Does anyone ever fondly recall, let alone even recall, the 1975 original children’s film, Escape to Witch Mountain? This remake is Disney-fied in all places. It’s a lackluster kiddie adventure with more special effects, car crashes, and one-liners. Dwayne “The Rock” Johnson cements his tight grip on the family film genre; I really like this guy as an action hero and as a charismatic comedic actor, but being a wisecracking chauffeur to monotone yet strikingly Aryan-looking space aliens isn’t cutting it. The little green pre-teens need to get back to their ship and escape the clutches of government agents and an alien killer. This is one of those movies were everyone leaves their brain at home. This is the kind of movie where everybody is profoundly stupid and easily tricked. You’d think space aliens and intergalactic travel and psychic abilities would be met with more than incredulous jokes. Regardless, Race to Witch Mountain is devoid of fun, wonder, and excitement despite a decent effort by the assorted cast. This is lazy, by-the-numbers stuff masquerading as quality family entertainment. Families and children deserve coherent stories with actual characters and action sequences that feel like they matter. The only thing that really matters in Race to Witch Mountain is the fact that nobody will remember this movie in 35 years time, allowing Disney (or whatever alien/robot/alien robot overlords run the show at the time) to follow through with another thoughtless, mechanical remake.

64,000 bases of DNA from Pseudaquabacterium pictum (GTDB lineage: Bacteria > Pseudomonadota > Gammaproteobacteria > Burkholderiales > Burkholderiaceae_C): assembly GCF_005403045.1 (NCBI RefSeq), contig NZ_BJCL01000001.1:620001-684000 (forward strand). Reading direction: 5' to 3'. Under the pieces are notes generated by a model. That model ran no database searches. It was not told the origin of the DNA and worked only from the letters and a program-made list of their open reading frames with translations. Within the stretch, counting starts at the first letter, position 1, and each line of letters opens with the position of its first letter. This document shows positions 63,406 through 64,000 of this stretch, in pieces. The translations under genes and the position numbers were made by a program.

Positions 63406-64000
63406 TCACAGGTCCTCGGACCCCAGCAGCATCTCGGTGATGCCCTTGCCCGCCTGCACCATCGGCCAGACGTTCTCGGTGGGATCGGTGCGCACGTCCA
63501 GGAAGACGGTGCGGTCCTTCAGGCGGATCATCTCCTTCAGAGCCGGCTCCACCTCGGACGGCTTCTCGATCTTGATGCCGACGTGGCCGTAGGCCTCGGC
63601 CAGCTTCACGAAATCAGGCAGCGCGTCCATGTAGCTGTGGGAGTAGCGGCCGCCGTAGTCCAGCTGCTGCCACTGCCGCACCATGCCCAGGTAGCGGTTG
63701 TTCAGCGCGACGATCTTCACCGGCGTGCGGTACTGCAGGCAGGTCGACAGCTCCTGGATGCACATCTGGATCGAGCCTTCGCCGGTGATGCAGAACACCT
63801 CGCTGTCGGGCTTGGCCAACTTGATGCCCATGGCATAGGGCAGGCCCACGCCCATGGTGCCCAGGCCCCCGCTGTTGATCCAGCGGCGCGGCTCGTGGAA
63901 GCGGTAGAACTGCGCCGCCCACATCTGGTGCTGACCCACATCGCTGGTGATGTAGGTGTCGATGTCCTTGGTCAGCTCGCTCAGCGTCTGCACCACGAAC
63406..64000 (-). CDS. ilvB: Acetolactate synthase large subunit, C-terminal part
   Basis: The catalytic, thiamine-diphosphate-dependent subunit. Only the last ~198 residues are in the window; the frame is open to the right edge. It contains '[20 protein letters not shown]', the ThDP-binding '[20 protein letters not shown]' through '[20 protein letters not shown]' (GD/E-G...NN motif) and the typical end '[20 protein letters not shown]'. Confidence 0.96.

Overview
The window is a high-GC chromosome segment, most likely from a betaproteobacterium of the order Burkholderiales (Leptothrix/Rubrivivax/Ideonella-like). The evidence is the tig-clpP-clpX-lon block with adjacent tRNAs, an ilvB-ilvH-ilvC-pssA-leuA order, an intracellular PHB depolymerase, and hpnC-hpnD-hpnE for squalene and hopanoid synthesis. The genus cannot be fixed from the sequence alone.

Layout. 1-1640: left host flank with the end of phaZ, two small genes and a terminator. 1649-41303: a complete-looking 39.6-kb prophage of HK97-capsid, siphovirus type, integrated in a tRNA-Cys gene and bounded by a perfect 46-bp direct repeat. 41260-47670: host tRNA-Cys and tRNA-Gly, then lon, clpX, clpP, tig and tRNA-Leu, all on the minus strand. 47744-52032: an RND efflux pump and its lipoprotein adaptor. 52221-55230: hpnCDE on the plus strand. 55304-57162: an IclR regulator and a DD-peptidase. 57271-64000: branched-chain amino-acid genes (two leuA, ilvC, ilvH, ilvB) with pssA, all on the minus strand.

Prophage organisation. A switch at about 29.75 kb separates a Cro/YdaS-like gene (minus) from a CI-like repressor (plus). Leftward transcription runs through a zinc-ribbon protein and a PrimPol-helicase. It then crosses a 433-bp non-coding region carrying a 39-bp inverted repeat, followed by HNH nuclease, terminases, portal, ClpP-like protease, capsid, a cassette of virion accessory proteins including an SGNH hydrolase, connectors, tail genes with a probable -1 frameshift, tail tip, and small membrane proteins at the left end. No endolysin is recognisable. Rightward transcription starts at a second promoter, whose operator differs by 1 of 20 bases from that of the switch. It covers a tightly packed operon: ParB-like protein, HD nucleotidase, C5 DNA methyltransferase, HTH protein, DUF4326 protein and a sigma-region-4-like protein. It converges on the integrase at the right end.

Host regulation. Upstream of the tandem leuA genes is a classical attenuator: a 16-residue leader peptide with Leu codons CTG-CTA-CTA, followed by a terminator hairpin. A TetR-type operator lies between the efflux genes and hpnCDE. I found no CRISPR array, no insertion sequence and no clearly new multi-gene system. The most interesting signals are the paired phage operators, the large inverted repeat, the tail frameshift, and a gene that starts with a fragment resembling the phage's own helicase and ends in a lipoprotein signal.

Nate’s Grade: C